How often should your wound dressing be changed?
How often should your wound dressing be changed?
A critical component of wound care management is the frequency of dressing changes. Properly managing wound dressings can facilitate the healing process and reduce the risk of infection. However, knowing how often to change dressings can be confusing for many people. In this article, we will discuss how frequently you should change wound dressings to promote optimal healing and minimize complications.
Before delving into the frequency of changing wound dressings, it’s essential to understand the different stages of wound healing. Wound healing typically progresses through four primary phases: hemostasis, inflammation, proliferation, and remodeling. The time it takes for wounds to heal can vary depending on various factors such as the wound’s type, size, location, and overall health. Acute clean trauma wounds on a healthy individual should heal quickly. Wounds complicated by underlying diseases, mobility and malnutrition will have a prolonged healing journey.
Several factors influence how often wound dressings should be changed. These factors include the amount of drainage, infection, the healing stage, and the type of dressing used. Always consult with a healthcare professional for specific wound care instructions. Manufacturer product information will detail how a particular product should be used and should be used as a guideline for making a frequency of care plan.
Moisture balance is a key component of wound healing and the type of dressing used should correspond to the wound presentation. The frequency of dressing changes will be modified as a wound progresses. Anticipate less product use over time as the wound gets closer to being closed and healed. The complexity of the wound products will also change from medical-grade products to ointments and scar care as the wound enters the remodeling and maturation stages.
Dry or minimally draining wounds produce little to no exudate and will require less frequent changes. Non-adherent dressings such as films or hydrocolloids are often suitable. These dressings can generally be left in place for several days unless otherwise instructed. If wounds are not progressing because they are too dry, a product that donates moisture will be helpful to encourage new tissue growth. Hydrogel or Collatek® collagen gel may be appropriate.
Wounds that produce moderate amounts of exudate may benefit from absorptive dressings, such as foams, alginates and collagen sheets or particles. These dressings may need to be changed every one to three days, depending on the amount of drainage coming through the cover dressing. As a general guideline, the dressing must be changed whenever the cover dressing is soiled or dislodged. It is very common to be told to change a dressing daily for ease of care and hygiene purposes. However, if a dressing is not soiled or loosened and all other factors appear to be under control, a dressing change could occur the following day.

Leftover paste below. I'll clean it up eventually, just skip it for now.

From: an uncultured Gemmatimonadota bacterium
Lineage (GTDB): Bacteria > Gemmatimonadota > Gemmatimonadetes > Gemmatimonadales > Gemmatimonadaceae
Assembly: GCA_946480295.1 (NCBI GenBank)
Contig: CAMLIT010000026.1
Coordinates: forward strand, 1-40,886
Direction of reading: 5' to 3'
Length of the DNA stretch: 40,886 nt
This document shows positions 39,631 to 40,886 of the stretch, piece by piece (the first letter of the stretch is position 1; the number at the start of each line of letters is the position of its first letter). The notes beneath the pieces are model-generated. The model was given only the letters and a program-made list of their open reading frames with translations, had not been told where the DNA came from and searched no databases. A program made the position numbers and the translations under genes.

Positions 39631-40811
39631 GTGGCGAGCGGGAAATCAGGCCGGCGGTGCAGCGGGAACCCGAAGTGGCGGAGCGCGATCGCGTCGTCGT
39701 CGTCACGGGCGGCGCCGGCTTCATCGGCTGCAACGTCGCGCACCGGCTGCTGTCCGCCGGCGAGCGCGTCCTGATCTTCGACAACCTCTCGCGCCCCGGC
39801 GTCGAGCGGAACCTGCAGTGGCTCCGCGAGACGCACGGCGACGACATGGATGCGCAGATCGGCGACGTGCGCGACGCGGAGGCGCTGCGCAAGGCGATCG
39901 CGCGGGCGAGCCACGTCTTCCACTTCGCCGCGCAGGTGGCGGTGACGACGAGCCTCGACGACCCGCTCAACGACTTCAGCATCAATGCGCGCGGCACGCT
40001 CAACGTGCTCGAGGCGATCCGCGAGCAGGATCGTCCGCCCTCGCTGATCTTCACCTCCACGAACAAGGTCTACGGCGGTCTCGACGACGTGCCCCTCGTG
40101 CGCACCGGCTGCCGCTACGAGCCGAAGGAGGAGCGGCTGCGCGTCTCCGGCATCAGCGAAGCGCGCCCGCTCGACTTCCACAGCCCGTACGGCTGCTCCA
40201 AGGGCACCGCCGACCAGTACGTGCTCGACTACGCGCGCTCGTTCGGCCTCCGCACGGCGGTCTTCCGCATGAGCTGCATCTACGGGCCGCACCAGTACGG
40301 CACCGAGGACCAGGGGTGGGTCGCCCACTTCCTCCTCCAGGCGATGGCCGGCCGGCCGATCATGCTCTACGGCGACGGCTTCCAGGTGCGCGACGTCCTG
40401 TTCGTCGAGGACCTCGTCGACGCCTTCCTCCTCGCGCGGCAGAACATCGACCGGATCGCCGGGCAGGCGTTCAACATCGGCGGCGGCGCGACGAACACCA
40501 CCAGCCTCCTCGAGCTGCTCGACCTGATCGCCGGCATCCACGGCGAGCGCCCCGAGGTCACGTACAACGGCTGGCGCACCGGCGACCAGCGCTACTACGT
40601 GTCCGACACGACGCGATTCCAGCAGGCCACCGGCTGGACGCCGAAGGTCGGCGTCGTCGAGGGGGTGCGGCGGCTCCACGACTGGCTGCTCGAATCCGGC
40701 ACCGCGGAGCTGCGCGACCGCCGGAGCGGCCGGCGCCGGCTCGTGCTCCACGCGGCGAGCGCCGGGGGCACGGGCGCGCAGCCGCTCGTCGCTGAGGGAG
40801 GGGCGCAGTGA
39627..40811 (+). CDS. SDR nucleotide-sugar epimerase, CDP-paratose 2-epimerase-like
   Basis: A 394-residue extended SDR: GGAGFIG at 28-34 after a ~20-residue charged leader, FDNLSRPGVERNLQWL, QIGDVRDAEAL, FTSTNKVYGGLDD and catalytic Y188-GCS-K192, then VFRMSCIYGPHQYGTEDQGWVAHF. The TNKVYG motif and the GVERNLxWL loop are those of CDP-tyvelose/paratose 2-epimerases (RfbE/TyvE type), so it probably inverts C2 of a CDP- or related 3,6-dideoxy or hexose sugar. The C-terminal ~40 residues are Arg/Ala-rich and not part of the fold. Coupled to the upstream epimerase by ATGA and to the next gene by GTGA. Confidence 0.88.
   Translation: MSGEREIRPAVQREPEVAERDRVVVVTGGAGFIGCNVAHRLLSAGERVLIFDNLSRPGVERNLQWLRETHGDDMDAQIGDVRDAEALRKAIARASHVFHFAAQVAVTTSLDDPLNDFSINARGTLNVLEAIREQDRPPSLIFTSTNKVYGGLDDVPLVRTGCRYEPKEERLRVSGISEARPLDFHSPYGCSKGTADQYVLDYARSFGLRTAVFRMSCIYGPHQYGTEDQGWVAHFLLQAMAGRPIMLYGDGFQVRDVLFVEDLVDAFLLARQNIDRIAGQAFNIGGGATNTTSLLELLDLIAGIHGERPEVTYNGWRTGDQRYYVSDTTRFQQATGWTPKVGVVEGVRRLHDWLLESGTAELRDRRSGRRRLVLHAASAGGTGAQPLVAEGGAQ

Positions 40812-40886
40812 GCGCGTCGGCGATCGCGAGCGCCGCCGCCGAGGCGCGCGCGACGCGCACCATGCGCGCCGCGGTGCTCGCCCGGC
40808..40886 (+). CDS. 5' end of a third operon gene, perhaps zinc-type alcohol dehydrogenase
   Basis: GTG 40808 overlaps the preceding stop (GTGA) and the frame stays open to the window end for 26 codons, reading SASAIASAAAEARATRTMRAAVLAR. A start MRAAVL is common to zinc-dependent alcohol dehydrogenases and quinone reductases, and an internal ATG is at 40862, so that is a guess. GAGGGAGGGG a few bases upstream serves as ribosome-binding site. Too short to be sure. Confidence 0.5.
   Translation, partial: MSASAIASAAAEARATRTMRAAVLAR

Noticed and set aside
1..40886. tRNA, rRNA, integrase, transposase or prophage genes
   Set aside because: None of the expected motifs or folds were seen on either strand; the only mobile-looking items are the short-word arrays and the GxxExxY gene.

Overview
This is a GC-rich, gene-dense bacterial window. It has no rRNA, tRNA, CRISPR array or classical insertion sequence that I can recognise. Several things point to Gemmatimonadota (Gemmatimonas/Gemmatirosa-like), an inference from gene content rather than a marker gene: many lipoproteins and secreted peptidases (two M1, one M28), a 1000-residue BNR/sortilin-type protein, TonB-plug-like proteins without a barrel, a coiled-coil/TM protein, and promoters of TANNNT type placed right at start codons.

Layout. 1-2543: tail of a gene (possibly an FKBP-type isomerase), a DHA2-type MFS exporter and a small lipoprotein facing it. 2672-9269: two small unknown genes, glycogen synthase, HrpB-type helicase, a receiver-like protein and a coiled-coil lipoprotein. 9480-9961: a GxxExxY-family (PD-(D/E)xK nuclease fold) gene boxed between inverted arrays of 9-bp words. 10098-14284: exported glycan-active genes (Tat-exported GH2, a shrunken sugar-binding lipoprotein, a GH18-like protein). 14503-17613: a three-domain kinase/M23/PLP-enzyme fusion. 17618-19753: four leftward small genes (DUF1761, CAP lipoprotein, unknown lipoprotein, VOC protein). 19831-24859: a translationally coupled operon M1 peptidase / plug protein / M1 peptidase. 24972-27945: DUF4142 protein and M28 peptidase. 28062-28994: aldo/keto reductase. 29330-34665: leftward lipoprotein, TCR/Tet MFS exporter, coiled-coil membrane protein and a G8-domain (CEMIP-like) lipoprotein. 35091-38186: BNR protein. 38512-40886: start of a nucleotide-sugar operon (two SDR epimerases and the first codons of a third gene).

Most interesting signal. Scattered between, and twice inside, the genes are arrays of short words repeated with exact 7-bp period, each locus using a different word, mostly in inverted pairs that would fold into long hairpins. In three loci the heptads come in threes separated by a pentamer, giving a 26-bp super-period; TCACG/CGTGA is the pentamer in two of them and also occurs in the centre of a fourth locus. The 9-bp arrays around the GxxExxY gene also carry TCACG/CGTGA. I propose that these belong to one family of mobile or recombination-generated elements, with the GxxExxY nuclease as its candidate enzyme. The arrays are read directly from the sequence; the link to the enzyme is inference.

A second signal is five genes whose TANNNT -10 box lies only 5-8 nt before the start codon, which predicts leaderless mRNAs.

Heavily draining or infected wounds often require more frequent dressing changes. Absorbent dressings, antimicrobial dressings, or prescription medicated products may require daily or twice daily changes as indicated by the prescription to maintain the active component in the wound bed. Post-operative surgical wounds may have specific dressing requirements based on the surgical procedure. Incision care is quite different than wound care. Incisions are typically stitched or stapled closed and kept dry with dressing meant to pad and protect. Some surgeons will use post-surgical dressings designed to be left in place for 10-14 days and allow for showering. Your surgeon should have provided detailed instructions in handouts as discharge instructions. When in doubt, contact your surgeon directly.
As wounds progress, expect the dressing change frequency and also the product used to change. Less drainage, smaller size and less depth are good indications of wound healing progression. With progression, changes in treatment will include less frequent changes and decreased need for drainage absorption. Products that were used for packing depth will be eliminated as the wound becomes more shallow. Highly absorbent dressings that were once necessary may begin to stick to the wound surface and can often be saturated with wound cleanser or saline to remove them without causing damage.
There are many products on the market that have a variety of functions. Matching the dressing function with the wound presentation is a highly trained skill set. If your wound is not progressing and you’ve been using the same products for a long time, it may be time to determine the reason behind that. You may be in need of diagnostic testing at a wound center. If you have exhausted those options and have not tried collagen-based wound care products, contact firstname.lastname@example.org to determine if Human BioSciences products including Collatek®, Medifil II® and Skintemp® might be appropriate for your situation.
©2020 Human Biosciences, Inc. The content presented here is for your information only. It is not a substitute for professional medical advice.